You will also notice that the "light orbs" seem to fall in the foreground of the image. We must ask, if there is a rainstorm going on, why is the lens not getting wet?  Is it possible that the photographer was in a room with a glass window, or photographing through the window of an automobile? If these points are true then we can speculate that these "light orbs" are most probably water droplets on a window that the photographer is photographing through.

In image 15 in this sequence there are no "light orbs".  If we examine the aspect of the image we can see that the lens is most probably a zoom lens and is shooting at a wider angle, in which case the "light orbs" would only be seen as tiny blurred out of focus specs in the glass and would not appear in the image except possible under high resolution examination with the original image.

In image 16, taken at 6:18 PM (30 minutes after the sequence with "light orbs," there is a note on this image that the number of "light orbs" have been "drastically reduced."  If we examine the relative lack of darkness of the background sky from this image verses the previous images, it looks as though the sky is not as dark in this image as it was in the preceding images.  If these photographs were shot through a window, then it is very possible that in the 1/2 hour interval between images the high temperature of Sri Lanka may have caused the water droplets on the window to have already dried.

The "light orbs" that appear in the image from 6:18 PM by another camera of the same event also revealing "light orbs" we see no one in this image responding to these so called "light orbs," which is hard to imagine if there were indeed "light orbs" present. It is thus very possible that the "light orbs" were in fact an artifact of water droplets on the lens, filter or window that the cameras shot through.  Additionally, this image seems to reveal much more water present than an image with the same time stamp. I would speculate if we could examine the two cameras that took these images we may find that their internal clocks are off by as much as 1/2 hour.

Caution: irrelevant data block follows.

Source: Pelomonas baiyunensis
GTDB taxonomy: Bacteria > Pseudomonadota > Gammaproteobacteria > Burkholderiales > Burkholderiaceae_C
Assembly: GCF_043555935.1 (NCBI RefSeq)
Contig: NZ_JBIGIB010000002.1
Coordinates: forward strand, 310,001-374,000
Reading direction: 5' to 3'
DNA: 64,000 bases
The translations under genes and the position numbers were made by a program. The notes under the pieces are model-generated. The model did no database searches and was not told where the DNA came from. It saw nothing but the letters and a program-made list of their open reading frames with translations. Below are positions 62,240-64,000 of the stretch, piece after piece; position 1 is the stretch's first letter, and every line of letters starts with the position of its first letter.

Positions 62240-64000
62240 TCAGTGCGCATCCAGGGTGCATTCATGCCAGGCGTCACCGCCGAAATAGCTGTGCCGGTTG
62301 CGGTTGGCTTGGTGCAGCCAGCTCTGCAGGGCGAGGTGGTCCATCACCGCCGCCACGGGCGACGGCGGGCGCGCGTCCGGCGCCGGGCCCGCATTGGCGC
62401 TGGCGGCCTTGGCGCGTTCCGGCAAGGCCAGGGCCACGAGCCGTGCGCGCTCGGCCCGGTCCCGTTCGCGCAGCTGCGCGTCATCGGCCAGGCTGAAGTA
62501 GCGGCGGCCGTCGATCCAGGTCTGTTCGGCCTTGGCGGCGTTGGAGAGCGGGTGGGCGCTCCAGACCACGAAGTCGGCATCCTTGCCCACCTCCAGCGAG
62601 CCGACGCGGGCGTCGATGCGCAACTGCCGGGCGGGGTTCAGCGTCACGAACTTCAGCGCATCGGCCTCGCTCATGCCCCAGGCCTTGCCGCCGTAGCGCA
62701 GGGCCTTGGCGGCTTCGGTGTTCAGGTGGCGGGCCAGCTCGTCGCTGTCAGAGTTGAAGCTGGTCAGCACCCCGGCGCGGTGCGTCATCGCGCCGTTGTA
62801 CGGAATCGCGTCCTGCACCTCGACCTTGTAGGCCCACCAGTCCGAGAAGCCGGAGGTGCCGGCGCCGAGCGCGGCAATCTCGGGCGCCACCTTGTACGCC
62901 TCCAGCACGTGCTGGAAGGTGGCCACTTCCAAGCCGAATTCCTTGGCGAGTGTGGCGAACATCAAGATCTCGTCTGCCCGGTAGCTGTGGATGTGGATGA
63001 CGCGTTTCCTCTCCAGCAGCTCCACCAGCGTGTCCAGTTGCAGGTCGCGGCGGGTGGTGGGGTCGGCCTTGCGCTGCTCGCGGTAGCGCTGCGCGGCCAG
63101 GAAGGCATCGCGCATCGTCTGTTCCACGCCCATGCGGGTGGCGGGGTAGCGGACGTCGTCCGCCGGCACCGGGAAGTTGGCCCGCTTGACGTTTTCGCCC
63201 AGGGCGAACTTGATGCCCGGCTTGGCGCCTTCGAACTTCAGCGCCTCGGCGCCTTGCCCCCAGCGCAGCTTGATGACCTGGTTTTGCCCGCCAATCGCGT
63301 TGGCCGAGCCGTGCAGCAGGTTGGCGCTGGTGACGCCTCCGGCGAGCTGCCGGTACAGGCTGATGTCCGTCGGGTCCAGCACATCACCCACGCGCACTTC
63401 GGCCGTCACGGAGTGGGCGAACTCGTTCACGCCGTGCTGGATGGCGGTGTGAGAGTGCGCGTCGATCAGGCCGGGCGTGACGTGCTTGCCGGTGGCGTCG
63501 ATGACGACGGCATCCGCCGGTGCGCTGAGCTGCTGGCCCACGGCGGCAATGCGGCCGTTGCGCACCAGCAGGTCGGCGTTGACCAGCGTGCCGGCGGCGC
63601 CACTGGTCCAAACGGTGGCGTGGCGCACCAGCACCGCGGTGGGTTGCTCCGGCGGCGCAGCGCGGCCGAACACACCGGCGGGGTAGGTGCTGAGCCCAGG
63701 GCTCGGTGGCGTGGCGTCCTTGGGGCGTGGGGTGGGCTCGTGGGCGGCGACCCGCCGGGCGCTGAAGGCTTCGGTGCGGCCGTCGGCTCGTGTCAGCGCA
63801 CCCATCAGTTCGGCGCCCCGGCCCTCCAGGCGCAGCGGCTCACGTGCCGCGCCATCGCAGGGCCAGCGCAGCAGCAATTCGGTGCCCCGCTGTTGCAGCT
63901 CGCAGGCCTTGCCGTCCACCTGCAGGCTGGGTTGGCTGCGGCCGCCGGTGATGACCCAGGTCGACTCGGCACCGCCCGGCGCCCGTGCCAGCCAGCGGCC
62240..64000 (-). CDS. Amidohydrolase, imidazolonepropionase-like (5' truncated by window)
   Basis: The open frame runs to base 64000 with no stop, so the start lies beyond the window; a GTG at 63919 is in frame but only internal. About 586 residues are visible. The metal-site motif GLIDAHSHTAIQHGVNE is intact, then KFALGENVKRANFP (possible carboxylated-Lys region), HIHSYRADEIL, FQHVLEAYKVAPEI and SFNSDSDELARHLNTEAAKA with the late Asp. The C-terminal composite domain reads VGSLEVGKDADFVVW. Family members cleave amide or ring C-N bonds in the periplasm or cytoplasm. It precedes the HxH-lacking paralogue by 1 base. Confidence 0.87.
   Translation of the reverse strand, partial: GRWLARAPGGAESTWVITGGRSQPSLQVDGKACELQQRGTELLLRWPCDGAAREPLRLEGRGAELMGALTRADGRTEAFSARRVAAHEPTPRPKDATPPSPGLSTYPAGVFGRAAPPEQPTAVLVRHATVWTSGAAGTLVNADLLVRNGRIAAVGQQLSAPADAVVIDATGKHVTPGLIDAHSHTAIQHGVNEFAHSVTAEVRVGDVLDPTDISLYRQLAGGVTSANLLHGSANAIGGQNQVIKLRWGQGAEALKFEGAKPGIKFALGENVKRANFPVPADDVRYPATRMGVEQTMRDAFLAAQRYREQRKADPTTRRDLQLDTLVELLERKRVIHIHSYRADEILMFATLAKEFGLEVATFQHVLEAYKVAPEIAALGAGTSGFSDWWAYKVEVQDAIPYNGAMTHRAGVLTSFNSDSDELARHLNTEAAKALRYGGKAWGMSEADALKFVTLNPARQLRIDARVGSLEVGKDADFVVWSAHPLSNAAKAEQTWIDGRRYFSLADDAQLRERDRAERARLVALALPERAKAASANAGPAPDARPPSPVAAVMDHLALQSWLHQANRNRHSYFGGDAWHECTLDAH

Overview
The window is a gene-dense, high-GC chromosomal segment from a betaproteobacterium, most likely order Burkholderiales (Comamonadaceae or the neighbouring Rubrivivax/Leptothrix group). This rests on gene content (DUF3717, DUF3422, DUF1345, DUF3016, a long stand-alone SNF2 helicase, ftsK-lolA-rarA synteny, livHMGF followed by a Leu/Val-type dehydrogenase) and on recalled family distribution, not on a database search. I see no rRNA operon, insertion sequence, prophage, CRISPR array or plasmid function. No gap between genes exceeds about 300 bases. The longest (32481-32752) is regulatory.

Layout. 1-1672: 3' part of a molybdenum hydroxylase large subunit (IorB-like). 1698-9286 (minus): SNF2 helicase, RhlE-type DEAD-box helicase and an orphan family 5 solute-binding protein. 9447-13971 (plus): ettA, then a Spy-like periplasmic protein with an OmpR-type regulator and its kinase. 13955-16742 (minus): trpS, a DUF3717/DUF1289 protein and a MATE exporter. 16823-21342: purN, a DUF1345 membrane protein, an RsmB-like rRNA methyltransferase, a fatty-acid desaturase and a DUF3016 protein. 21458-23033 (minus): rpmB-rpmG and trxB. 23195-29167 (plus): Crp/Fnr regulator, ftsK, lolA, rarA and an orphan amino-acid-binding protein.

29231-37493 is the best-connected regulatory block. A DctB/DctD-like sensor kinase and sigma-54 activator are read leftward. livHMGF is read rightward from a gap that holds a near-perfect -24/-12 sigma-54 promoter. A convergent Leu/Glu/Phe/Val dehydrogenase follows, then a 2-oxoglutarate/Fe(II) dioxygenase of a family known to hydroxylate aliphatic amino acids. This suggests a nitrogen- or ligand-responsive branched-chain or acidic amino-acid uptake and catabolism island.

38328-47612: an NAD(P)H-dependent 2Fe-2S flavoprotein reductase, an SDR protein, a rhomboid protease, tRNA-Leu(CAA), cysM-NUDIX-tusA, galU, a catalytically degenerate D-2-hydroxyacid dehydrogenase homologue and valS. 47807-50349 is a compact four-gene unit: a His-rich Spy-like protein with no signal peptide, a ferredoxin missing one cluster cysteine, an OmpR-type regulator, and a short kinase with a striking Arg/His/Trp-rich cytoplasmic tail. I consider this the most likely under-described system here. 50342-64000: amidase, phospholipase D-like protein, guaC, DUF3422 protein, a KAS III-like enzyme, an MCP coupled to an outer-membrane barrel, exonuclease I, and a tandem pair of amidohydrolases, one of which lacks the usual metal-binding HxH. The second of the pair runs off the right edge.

While the Buddhist community of Sri Lanka might very well wish to believe there were miraculous apparitions in conjunction with the funeral of Dr K Sri Dammananda, so that they may have some faith in their religion, they are no different from the faithful followers of every religion who seek apparitions and portents to support their faith. I do not wish to reduce the honor paid to the "chief" the images that we have examined thus far published by the Buddhist Channel certainly do not constitute evidence of a miracle. I am not implying that the images that the Buddhist Channel published are intentional setups, or intentionally manipulated images but I believe they were nonetheless misinterpreted, and the Buddhist Channel owes it to the public to publish an alternate interpretation of those images.

While every religion claims miracles, under scrutiny these "miracles" very often turn out to be fabricated or a romantic interpretation of every day events, or normal failures of data collecting equipment due to marginal conditions, such as a rainstorm producing water droplets forming on the optical apparatus of a camera or other photo-imaging device. However, I have seen some bazaar cloud formations that occurred at auspicious moment, and I have also observed apparent bazaar behavior of wild animals in conjunction with religious events, so I believe the miraculous is possible, however proving the authenticity of these phenomena scientifically will require sufficient levels of data collection that will often prove too difficult a task, when these events very often occur where there is no scientific data collection present to document the phenomena.

Jeffrey S. Brooks (Jhanananda)